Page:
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File 2182/1913 Pt 11 'Arabia: relations with BIN SAUD Hedjaz-Nejd Dispute' [‎350r] (254/678)

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The record is made up of 1 item (336 folios). It was created in 16 Oct 1919-28 May 1920. It was written in English and Arabic. The original is part of the British Library: India Office The department of the British Government to which the Government of India reported between 1858 and 1947. The successor to the Court of Directors. Records and Private Papers.


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that a great deal of his big talk was
w hakki
diwan i.e. meatlt^
for the public ears* He said that 300,000 rifle men were >■’
now at his beck and calli He had only to say "Jehad* and the
whole of Arabia would blaze. (l saw a veiled threat in this)
At the end of the meeting I asked for a private interview.
This was at once granted. I conversed for 2 hours on confident-
ial matter. This converstion will be reported separately.
I left the audience chamber at l.P.M. and at 3 rode to the hot
springs 4 miles from Hufuf. A pretty sight. Water quite hot
many people bathing including several pretty women discretly
garbed. At 5 P.M. I returned to write my despatch to Baghdad.
Most difficult to put all Bin Baud said in report form. He
dealt with so many subjects and talked such a lot. Hufuf is
now full of the wildest looking Bedouin I have ever set mg ysss
eyes on. They are mostly Manesir, A1 Hurrah Bani Yas, Bani
Hajir and Qahtan tribesmen. Wilder than anything I have yet
seen. My presence in Hufuf of course causes much gossip and
not a little staring. Bin Baud and Bin Jiluvi are kindness
itself, and could not be more hospitable. I am allowed to
purchase nothing in the food line and an armed guard and 5
personal servants are at my disposal from morning till night.
Qusaibi also cannot do enough for me. Yufiuf Kanoo is a host
in himself.
Again spent quiet morning working at telegrams. In
afternoon Imam called on me and sat for 1 hour explaining his
methods of Government, and telling me of his wars with Bin
Kachid the Turks and recalcitrant^ Arabs. His story of the
captures of Riadh and Hufuf were very interesting. The former
ran as follows. He left his standing camp in the Batin between
Kuwait and Hail as a bait for Bin Rachid. He knew the latter
was moving to round him up, he himself with 40 men by long
and strenuous marching one fine day fatched up at Riadh. He
entered the town secretly and seized the house next to that
in which was the wife of the Commander of the castle. That
night his party entered the ladies house and occupied it till

About this item


Part 11 concerns British policy regarding the dispute between Bin Saud [‘Abd al-‘Azīz bin ‘Abd al-Raḥmān bin Fayṣal Āl Sa‘ūd, also referred to in the correspondence as Ibn Saud] and King Hussein of Hejaz [Ḥusayn bin ‘Alī al-Hāshimī, King of Hejaz] over Khurma and Tarabah [Turabah]. Much of the correspondence documents the efforts of the British to persuade the two leaders to agree to meet. It is initially proposed that the two should meet at Jeddah; however, it is reported by the Civil Commissioner, Baghdad, that Bin Saud refuses to meet King Hussein at Jeddah, Aden, or Cairo, and suggests a meeting at Baghdad instead. A number of other possibilities are discussed, including the following: the Secretary of State for India's proposal of a meeting of plenipotentiaries, either at Khurma or Tarabah, as an alternative to a meeting between the two leaders themselves; a suggestion by the High Commissioner, Egypt, that the two leaders meet in London; a proposal from Lord Curzon [George Nathaniel Curzon], Secretary of State for Foreign Affairs, that Bin Saud should be induced to meet King Hussein on board a British ship at Jeddah, or, as is later suggested, at Aden.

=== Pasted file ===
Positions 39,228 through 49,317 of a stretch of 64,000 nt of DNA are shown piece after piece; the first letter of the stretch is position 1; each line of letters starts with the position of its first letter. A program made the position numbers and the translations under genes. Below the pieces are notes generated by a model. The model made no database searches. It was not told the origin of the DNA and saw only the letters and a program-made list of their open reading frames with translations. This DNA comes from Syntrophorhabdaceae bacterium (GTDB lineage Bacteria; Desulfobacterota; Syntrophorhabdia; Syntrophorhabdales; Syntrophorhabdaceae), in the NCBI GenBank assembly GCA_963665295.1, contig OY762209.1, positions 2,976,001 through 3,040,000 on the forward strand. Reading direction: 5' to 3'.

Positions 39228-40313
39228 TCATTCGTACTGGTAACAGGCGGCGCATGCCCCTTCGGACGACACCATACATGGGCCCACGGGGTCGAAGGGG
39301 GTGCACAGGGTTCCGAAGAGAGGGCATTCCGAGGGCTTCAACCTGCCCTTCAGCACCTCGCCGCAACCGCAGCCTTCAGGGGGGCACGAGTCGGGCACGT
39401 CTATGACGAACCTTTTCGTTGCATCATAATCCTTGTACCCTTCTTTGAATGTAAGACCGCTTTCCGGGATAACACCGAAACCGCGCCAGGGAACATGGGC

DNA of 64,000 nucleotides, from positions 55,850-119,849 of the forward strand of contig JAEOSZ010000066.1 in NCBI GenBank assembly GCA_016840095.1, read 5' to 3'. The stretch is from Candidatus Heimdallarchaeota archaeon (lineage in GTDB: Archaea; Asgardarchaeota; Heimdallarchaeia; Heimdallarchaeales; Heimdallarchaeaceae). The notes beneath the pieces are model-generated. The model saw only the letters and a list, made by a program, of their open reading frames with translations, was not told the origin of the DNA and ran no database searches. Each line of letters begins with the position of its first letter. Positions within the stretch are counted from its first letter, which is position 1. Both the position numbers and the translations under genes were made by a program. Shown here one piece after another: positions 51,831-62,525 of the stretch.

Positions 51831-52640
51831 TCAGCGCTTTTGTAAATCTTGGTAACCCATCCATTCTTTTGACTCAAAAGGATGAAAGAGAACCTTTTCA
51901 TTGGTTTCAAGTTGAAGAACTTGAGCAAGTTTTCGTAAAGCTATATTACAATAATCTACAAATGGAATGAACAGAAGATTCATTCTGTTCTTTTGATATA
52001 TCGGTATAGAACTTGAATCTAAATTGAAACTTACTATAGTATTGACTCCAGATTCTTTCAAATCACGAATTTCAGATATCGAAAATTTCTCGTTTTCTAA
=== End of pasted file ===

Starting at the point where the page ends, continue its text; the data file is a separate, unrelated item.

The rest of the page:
Also included are the following:

  • an account from Captain Norman Napier Evelyn Bray, political officer in charge of the Nejd Mission, which recounts the last days of the mission's stay in Paris, in late December 1919;
  • a report from the High Commissioner, Egypt, on his recent meeting with King Hussein, which relays the latter's views on the allocation of control of Syria to France;
  • discussion regarding the growing power and influence of Bin Saud's Akhwan [Ikhwan] forces;
  • a note on the dispute by Harry St John Bridger, in which he volunteers to induce Bin Saud to agree to a meeting at any place (outside of Hejaz) suggested by His Majesty's Government;
  • memoranda and diary entries written by the Political Agent A mid-ranking political representative (equivalent to a Consul) from the diplomatic corps of the Government of India or one of its subordinate provincial governments, in charge of a Political Agency. at Bahrain, Major Harold Richard Patrick Dickson, all of which discuss at length Dickson's interviews with Bin Saud at Hasa [Al Hasa] in January and February 1920;
  • extracts from a report by the British Agent, Jeddah, Lieutenant-Colonel Charles Edwin Vickery, which recounts his recent interviews with King Hussein and the King's son, Emir Abdullah [ʿAbdullāh bin Ḥusayn al-Hāshimī].

The item features the following principal correspondents:

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1 item (336 folios)
Written in
English and Arabic in Latin and Arabic script
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File 2182/1913 Pt 11 'Arabia: relations with BIN SAUD Hedjaz-Nejd Dispute' [‎350r] (254/678), British Library: India Office Records and Private Papers, IOR/L/PS/10/391/1, in Qatar Digital Library <> [accessed 19 February 2020]

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